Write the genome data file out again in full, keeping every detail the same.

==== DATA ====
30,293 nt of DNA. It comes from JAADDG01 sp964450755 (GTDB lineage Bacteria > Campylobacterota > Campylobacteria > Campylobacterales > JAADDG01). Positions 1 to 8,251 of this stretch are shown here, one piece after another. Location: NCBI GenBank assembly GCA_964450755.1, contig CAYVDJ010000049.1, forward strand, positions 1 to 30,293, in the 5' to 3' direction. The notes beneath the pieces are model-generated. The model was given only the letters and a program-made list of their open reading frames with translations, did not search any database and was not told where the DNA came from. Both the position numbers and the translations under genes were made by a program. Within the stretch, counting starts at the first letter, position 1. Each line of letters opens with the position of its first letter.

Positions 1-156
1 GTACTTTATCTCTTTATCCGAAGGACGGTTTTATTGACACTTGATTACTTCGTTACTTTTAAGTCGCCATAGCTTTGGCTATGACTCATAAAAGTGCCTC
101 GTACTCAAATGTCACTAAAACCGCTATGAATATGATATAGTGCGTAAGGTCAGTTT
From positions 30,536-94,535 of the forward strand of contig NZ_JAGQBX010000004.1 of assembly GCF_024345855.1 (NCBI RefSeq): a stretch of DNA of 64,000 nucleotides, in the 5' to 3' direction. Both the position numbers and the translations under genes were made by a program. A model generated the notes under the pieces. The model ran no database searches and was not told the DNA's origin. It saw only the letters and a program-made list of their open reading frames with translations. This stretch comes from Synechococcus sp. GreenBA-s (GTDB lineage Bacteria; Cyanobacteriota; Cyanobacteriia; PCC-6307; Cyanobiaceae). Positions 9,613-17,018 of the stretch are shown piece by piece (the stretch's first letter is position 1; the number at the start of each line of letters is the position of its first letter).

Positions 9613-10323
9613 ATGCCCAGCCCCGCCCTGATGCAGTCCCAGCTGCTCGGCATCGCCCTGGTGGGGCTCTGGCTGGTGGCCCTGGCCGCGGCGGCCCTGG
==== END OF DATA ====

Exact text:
30,293 nt of DNA. It comes from JAADDG01 sp964450755 (GTDB lineage Bacteria > Campylobacterota > Campylobacteria > Campylobacterales > JAADDG01). Positions 1 to 8,251 of this stretch are shown here, one piece after another. Location: NCBI GenBank assembly GCA_964450755.1, contig CAYVDJ010000049.1, forward strand, positions 1 to 30,293, in the 5' to 3' direction. The notes beneath the pieces are model-generated. The model was given only the letters and a program-made list of their open reading frames with translations, did not search any database and was not told where the DNA came from. Both the position numbers and the translations under genes were made by a program. Within the stretch, counting starts at the first letter, position 1. Each line of letters opens with the position of its first letter.

Positions 1-156
1 GTACTTTATCTCTTTATCCGAAGGACGGTTTTATTGACACTTGATTACTTCGTTACTTTTAAGTCGCCATAGCTTTGGCTATGACTCATAAAAGTGCCTC
101 GTACTCAAATGTCACTAAAACCGCTATGAATATGATATAGTGCGTAAGGTCAGTTT
From positions 30,536-94,535 of the forward strand of contig NZ_JAGQBX010000004.1 of assembly GCF_024345855.1 (NCBI RefSeq): a stretch of DNA of 64,000 nucleotides, in the 5' to 3' direction. Both the position numbers and the translations under genes were made by a program. A model generated the notes under the pieces. The model ran no database searches and was not told the DNA's origin. It saw only the letters and a program-made list of their open reading frames with translations. This stretch comes from Synechococcus sp. GreenBA-s (GTDB lineage Bacteria; Cyanobacteriota; Cyanobacteriia; PCC-6307; Cyanobiaceae). Positions 9,613-17,018 of the stretch are shown piece by piece (the stretch's first letter is position 1; the number at the start of each line of letters is the position of its first letter).

Positions 9613-10323
9613 ATGCCCAGCCCCGCCCTGATGCAGTCCCAGCTGCTCGGCATCGCCCTGGTGGGGCTCTGGCTGGTGGCCCTGGCCGCGGCGGCCCTGG